How wgcf used Optic to bring Cloudflare Warp to every Platform

The following post is a conversation with Victor, the author and maintainer of wgcf

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What is Cloudflare Warp?: A speed and privacy conscious VPN from Cloudflare, built on the Wireguard protocol.

What is wgcf?: Today Cloudflare Warp only officially supports iOS and Android. wgcf is an unofficial, cross-platform CLI for using Cloudflare Warp. It allows you to use the service from any platform, even those that are not officially supported (i.e. macOS, Windows, and Linux). wgcf uses Warp's API to register users, manage their subscriptions, and create WireGuard profiles for their machines.

wgcf has been installed by nearly 30k users.

How wgcf uses Optic#

Aidan: Last week you added Optic, what problem is it solving for you project?

Victor: Being an unofficial project, I didn't have the luxury of an official API specification or library to interact with the service. In the beginning I wrote all API client code manually, and that was a very time-consuming and error-prone process, especially when it came to knowing when their API changed, and how to update my code. Additionally, while my use-case was small and this manual approach worked, I knew that it would scale very badly, so I was always on the lookout for a better alternative.

Meet Optic - a project that completely removed my need to write any API spec or client code. With Optic, I only have to maintain a neat and simple "API test file". This file's code has one simple purpose: to send a proper request to each endpoint that I need to use in my tool. Optic learns how the Warp API works from the traffic, detects API changes, and gives me an easy way to understand their API and document it.

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Then, with one command, Optic outputs a full OpenAPI 3 specification. With one more command, a separate code generation tool would convert this file into fully-functional API client code, in any programming language that I request. I created a simple post-processor for the OpenAPI file to override certain fields and further customize the generated code. This makes it human-friendly, consistent, and ready to use without any manual changes.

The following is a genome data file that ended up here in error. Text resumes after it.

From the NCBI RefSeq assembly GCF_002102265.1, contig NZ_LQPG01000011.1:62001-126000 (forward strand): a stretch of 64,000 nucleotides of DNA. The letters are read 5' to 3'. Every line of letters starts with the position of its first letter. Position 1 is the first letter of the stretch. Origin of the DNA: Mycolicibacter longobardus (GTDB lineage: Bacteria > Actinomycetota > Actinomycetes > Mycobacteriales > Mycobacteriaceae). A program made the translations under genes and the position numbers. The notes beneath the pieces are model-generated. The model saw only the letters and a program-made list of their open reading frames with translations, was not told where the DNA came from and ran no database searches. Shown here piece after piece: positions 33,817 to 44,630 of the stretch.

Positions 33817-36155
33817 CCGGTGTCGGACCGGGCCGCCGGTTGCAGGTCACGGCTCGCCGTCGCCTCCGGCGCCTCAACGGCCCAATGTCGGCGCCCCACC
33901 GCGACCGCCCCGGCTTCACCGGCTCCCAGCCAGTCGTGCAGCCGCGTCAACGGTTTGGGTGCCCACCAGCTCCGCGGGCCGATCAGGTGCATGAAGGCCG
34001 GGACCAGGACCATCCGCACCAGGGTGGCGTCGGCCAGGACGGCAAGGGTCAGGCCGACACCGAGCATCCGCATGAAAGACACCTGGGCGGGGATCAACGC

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Summary and Links to Code:

  • Optic learns the behavior of the Cloudflare Warp API so that it can be used by wgcf.
  • Optic maintains an unofficial OpenAPI spec for the Warp API endpoints used by wgcf. Victor does not have to worry about maintaining the 1200 lines of OpenAPI -- Optic keeps this up-to-date for him.
  • This OpenAPI spec is used to generate the Go Client the project used to interact with Warp's API.
  • Optic contract tests the Warp API, detecting any changes in behavior whenever Victor runs the api_tests.

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Aidan: What was your favorite part of using Optic?

Victor: My favorite part of using Optic was how simple it was, and how easy it was to automate it using scripts. It took only one day and a single script to migrate my project to completely automated API client code generation. It was nice to get the benefits of OpenAPI tooling without the cost of writing and maintaining the spec myself.

Aidan: Nice! Must be nice not to have to maintain the API client yourself anymore! What were the rough edges? What do you hope to see next from the project?

Victor: While the general stability was on-point, I often had to refresh the endpoint page to see my changes after I documented an endpoint. Also, while in my case the API was documented nicely by Optic out of the box, I would love to see the possibility to manually define/edit the specifications, especially when it comes to property types (string, int) and conflicts/multiple different responses from the same endpoint.

Aidan: Makes sense! Allowing users/teams to manually change the API spec is going to be a focus of ours over the next few months. Our plan is to let you design-by-example, not design-by-spec. The natural way to design an API is with a lot of real examples for how things should work. With Optic, you can imagine setting the type of a field by providing examples of all the possible things that field could be and letting Optic suggest a change (similar to how the diff works today). I'll make sure we get your input when those features start getting designed.

Thanks for building wgcf, contributing so much to the Open Source community, and taking the time to chat!


Try wgcf today!#

Sound cool? Interested in trying Optic with your own project? Learn more about Optic today!